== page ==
How Serious Is the Problem and How Often and Why Does It Occur?
Although some adverse drug reactions (ADR) are not very serious, others cause the death, hospitalization, or serious injury of more than 2 million people in the United States each year, including more than 100,000 fatalities. In fact, adverse drug reactions are one of the leading causes of death in the United States. Most of the time, these dangerous events could and should have been avoided. Even the less drastic reactions, such as change in mood, loss of appetite, and nausea, may seriously diminish the quality of life.
Despite the fact that more adverse reactions occur in patients 60 or older, the odds of suffering an adverse drug reaction really begin to increase even before age 50. Almost half (49.5%) of Food and Drug Administration (FDA) reports of deaths from adverse drug reactions and 61% of hospitalizations from adverse drug reactions were in people younger than 60. Many physical changes that affect the way the body can handle drugs actually begin in people in their thirties, but the increased prescribing of drugs does not begin for most people until they enter their fifties. By then, the amount of prescription drug use starts increasing significantly, and therefore the odds of having an adverse drug reaction also increase. The risk of an adverse drug reaction is about 33% higher in people aged 50 to 59 than it is in people aged 40 to 49.,
Adverse Reactions to Drugs Cause Hospitalization of 1.5 Million Americans Each Year
An analysis of numerous studies in which the cause of hospitalization was determined found that approximately 1.5 million hospitalizations a year were caused by adverse drug reactions. This means that every day more than 4,000 patients have adverse drug reactions so serious that they need to be admitted to American hospitals.
A review of patients admitted to medical wards of a hospital found that although for 3.8% of hospital admissions, adverse drug reactions led directly to hospitalization, 57% of these adverse drug reactions were not recognized by the attending physician at the time of admission. As in numerous other studies, many of these admissions should have been prevented. In fact, 18.6% of all drugs prescribed prior to admission were contraindicated.
Another review of studies of the percentage of hospital admissions related to adverse drug reactions found that up to 88% of ADR-related hospitalizations in the elderly are preventable. In addition, elderly people were four times more likely to be hospitalized by ADR-related problems than nonelderly.
Although the rate of drug-induced hospitalization is higher in older adults (an average of about 10% of all hospitalizations for older adults are caused by adverse drug reactions) because they use more drugs, a significant proportion of hospitalizations for children are also caused by adverse drug reactions.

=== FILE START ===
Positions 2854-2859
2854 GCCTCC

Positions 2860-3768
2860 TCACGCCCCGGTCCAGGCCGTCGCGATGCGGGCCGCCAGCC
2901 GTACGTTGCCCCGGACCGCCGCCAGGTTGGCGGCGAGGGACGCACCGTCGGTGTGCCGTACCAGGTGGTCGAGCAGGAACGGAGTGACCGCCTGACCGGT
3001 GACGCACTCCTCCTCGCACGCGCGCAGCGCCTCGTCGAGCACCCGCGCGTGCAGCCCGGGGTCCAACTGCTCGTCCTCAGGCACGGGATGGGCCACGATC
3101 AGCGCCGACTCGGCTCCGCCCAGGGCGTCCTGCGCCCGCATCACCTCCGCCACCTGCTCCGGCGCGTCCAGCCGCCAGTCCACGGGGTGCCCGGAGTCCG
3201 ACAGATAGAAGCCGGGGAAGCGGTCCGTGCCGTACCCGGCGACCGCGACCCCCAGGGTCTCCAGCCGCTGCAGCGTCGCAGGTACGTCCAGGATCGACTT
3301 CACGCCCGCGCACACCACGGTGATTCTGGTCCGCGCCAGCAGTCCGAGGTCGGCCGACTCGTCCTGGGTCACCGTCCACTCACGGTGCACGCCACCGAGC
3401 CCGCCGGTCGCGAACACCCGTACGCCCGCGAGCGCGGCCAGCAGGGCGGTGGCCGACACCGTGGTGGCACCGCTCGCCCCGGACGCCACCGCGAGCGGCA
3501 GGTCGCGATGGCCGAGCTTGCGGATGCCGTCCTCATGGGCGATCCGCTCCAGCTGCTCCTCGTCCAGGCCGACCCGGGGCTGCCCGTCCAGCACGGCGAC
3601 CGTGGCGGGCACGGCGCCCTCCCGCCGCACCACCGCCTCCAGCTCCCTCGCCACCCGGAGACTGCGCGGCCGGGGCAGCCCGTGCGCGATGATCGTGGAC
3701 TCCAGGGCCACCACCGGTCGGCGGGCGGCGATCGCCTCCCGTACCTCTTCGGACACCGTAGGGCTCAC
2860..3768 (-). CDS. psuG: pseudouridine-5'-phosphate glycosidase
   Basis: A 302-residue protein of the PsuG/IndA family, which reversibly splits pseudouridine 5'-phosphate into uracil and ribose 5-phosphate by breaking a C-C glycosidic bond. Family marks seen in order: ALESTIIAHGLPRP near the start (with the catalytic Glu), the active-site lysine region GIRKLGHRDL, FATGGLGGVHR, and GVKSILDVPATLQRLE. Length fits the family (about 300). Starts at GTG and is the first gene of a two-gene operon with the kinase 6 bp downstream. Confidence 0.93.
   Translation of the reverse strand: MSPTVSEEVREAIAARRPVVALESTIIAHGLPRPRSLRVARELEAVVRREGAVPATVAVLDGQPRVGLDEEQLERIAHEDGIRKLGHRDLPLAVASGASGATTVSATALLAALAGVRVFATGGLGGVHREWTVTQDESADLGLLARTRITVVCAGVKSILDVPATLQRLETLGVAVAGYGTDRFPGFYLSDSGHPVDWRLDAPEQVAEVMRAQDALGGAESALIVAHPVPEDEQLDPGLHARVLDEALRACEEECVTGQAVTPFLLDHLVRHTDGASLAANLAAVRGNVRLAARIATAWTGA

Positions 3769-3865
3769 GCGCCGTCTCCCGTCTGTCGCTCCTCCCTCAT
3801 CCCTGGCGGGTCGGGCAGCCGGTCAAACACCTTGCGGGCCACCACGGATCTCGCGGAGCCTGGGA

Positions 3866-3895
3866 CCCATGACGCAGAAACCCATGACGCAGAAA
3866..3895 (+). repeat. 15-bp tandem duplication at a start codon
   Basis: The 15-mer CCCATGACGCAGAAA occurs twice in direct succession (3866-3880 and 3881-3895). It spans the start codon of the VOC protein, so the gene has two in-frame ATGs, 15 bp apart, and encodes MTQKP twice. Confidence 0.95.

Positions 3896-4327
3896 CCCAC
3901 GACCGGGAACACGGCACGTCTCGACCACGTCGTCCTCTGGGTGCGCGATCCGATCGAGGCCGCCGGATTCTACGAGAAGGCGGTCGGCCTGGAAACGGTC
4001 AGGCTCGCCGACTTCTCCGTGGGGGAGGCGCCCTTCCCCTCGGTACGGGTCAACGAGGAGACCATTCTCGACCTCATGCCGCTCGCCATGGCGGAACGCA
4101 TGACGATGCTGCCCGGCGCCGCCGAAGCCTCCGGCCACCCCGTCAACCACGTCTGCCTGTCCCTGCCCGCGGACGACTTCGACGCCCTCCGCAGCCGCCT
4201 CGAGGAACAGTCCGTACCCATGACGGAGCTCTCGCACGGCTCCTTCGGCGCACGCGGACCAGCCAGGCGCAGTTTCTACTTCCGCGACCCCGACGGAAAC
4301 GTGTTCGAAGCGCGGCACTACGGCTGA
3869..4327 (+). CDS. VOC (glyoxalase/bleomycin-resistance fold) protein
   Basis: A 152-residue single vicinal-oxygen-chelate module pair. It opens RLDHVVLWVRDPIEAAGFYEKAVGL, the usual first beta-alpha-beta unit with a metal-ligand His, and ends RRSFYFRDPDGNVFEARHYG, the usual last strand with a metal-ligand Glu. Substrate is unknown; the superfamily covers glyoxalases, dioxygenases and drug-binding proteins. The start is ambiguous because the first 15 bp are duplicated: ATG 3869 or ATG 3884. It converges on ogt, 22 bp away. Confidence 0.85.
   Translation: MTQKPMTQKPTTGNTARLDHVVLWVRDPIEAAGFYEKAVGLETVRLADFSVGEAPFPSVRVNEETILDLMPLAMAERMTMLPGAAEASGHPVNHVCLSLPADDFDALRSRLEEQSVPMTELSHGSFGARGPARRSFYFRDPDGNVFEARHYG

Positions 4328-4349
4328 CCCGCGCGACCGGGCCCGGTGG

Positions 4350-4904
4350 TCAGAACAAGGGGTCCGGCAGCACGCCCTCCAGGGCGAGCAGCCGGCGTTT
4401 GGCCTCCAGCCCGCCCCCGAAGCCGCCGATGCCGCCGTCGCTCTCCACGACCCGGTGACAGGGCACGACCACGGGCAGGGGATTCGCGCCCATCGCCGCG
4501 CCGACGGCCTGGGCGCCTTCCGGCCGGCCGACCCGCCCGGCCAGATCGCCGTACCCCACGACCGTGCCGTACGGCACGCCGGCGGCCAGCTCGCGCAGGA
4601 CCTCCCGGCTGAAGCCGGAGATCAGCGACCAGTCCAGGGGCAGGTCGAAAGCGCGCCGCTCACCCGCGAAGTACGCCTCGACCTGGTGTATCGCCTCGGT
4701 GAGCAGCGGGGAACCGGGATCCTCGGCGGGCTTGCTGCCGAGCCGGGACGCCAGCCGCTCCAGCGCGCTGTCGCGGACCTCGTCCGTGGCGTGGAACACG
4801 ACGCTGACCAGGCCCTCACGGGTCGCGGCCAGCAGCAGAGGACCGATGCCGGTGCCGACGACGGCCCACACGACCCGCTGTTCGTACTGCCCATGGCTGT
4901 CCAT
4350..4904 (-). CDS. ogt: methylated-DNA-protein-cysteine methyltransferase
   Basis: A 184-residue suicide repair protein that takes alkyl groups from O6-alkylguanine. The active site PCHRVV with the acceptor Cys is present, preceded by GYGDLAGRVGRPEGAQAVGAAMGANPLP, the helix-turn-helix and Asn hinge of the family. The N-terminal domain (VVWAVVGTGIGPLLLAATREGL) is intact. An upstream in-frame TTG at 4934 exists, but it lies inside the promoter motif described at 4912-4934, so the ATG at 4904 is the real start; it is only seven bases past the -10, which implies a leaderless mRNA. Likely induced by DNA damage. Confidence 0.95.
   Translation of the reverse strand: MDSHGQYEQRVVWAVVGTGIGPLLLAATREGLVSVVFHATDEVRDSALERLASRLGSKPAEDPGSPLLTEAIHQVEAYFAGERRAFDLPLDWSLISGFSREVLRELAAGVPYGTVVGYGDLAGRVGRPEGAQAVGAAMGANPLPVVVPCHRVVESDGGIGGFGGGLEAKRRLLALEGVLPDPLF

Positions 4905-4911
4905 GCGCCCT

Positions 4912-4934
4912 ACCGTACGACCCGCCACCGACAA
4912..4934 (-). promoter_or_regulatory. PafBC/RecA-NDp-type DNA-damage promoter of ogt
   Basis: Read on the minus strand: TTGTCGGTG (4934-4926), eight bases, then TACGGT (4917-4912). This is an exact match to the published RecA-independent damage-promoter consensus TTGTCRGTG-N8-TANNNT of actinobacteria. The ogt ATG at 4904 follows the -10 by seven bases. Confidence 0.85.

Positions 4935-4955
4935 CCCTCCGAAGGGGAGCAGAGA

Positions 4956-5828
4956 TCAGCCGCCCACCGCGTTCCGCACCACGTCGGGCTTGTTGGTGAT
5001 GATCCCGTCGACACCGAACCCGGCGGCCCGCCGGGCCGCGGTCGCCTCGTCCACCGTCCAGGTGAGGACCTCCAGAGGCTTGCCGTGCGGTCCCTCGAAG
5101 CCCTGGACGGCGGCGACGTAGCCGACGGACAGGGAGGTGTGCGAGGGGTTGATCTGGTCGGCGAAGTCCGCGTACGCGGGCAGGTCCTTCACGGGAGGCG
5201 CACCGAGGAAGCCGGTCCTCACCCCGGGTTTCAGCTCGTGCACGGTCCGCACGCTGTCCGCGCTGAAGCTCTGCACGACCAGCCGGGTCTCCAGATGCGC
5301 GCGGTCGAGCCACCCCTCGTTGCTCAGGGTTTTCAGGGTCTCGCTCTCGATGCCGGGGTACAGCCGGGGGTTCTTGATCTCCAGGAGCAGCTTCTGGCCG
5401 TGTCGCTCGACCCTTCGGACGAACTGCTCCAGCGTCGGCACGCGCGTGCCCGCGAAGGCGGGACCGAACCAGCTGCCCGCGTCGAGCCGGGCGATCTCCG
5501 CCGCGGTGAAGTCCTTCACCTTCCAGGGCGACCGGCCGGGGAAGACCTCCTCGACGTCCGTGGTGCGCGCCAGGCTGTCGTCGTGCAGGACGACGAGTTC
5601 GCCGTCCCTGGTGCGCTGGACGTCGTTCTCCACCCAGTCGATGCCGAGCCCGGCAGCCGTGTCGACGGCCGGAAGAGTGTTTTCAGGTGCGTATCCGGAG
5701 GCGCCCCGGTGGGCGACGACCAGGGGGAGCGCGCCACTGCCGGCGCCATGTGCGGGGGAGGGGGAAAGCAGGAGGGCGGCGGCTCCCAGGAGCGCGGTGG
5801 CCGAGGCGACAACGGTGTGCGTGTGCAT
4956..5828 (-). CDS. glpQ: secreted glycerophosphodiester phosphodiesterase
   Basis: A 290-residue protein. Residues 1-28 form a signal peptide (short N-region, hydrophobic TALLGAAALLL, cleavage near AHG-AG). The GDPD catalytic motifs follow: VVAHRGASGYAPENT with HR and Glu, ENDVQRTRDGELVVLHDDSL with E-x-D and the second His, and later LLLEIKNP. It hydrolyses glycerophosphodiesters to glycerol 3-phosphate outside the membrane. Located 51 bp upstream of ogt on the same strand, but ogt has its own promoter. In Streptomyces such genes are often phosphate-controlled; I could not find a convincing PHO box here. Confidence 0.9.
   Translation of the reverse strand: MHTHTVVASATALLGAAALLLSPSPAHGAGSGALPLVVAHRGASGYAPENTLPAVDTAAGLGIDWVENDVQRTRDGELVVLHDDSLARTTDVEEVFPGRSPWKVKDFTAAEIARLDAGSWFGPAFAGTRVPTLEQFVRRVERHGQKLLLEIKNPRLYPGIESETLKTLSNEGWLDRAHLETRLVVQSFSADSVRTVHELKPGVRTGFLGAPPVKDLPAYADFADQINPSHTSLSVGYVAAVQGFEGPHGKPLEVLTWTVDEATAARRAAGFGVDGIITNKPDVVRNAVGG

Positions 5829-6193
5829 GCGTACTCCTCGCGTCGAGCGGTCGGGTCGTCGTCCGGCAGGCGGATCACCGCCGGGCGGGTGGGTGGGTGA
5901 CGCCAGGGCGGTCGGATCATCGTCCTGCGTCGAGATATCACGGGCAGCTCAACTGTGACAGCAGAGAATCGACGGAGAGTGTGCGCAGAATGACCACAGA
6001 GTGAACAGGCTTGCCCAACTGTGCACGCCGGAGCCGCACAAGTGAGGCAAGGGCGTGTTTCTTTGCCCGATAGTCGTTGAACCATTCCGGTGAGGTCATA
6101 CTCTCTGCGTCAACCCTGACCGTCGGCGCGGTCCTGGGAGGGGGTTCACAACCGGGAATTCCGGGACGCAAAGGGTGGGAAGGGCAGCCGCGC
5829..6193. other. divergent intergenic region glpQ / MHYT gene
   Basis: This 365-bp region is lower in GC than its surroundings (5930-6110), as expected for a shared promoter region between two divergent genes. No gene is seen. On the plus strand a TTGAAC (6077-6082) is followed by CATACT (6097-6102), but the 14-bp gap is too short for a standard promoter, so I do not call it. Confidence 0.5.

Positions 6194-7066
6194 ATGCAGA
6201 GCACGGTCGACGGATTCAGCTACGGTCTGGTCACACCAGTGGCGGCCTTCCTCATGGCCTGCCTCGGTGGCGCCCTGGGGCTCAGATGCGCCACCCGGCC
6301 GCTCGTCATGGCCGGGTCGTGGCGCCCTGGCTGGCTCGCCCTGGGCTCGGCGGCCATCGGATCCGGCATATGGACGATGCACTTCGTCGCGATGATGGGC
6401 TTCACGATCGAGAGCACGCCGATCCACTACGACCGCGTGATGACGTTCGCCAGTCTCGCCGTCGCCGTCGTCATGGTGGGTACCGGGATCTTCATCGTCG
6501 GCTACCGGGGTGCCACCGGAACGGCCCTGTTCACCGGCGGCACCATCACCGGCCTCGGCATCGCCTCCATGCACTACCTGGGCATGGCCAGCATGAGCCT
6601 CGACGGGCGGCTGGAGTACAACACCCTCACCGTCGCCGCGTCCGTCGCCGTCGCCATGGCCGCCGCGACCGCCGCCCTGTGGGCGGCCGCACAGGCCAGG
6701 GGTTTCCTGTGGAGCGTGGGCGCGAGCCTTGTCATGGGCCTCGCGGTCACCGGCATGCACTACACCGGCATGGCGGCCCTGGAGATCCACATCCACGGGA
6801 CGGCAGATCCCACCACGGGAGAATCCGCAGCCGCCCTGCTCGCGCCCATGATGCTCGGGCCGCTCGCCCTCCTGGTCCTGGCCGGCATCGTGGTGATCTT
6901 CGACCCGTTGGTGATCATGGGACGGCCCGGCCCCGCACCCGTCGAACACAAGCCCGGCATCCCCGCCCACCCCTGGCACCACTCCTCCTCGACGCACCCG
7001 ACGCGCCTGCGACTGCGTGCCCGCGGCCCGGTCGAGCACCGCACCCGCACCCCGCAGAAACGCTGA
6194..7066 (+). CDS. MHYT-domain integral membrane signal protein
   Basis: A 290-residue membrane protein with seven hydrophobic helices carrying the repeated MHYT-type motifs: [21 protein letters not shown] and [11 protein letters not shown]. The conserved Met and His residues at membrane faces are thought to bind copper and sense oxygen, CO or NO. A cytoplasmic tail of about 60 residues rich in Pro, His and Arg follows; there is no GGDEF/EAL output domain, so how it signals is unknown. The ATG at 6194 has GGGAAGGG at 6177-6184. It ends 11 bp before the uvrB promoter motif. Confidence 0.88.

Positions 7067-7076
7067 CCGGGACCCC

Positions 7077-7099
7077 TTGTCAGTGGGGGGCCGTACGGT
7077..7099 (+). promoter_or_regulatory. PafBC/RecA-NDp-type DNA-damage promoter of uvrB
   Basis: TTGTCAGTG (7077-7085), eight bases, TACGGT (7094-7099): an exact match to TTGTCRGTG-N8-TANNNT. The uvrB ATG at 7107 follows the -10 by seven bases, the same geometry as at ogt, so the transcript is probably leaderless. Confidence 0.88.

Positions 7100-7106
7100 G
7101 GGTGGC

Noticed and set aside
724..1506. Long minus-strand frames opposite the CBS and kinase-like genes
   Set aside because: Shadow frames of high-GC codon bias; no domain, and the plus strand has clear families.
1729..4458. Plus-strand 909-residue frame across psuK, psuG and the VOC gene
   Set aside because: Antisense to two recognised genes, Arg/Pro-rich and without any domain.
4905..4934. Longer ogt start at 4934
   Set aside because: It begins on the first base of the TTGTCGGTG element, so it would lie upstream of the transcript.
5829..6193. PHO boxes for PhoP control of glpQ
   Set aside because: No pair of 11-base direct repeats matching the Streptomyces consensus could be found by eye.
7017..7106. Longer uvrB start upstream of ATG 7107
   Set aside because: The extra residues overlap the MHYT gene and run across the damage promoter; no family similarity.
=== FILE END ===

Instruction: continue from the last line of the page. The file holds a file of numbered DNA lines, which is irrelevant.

A recent review of all studies concerning the reasons for pediatric hospitalization (children under the age of 19) found that 2.09% of all pediatric hospitalizations were caused by adverse drug reactions and that 39% of these were life-threatening. Using the most recent published data on pediatric hospitalizations, there were 3.8 million children under the age of 19 hospitalized in the United States in 1997. This means that in one year, there are 79,000 children (2.09% x 3.8 million children) admitted to the hospital because of adverse drug reactions, 31,000 of these children having life-threatening adverse reactions.
Adverse Reactions as a Major Cause of Emergency Room Visits
A recent review of studies concerning the causes of people going to hospital emergency rooms found that as many as 28% of all emergency department visits were drug-related, including a large proportion due to adverse drug reactions and inappropriate prescriptions. Of all of the drug-related visits, the authors found that 70% were preventable.
Adverse Reactions Occur During Hospitalization to 770,000 People a Year
In addition to the 1.5 million people a year who are admitted to the hospital because of adverse drug reactions, an additional three-quarters of a million people a year develop an adverse reaction after they are hospitalized. According to national projections based on a study involving adverse drug reactions developing in patients in the hospital, 770,000 additional patients a year—more than 2,000 patients a day—suffer an adverse event caused by drugs once they are admitted. Many of the reactions in the patients studied were serious, even life-threatening, and included cardiac arrhythmias, kidney failure, bleeding, and dangerously low blood pressure. People with these adverse reactions had an almost twofold higher risk of death compared to other otherwise comparable hospitalized patients who did not have a drug reaction. Most important, according to the researchers, almost 50% of these adverse reactions were preventable. Among the kinds of preventable problems were adverse interactions between drugs that should not have been prescribed together (hundreds of these are listed in the Drug-Induced Diseases section of this web site), known allergies to drugs that had not been asked about before the patients got a prescription, and excessively high doses of drugs prescribed without considering the patient’s weight and kidney function.
Thus, adding the number of people with adverse drug reactions so serious that they require hospitalization to those in which the adverse reaction was “caused” by the hospitalization, more than 2.2 million people a year, or 6,000 patients a day, suffer these adverse reactions. In both situations, many of these drug-induced problems should have been prevented.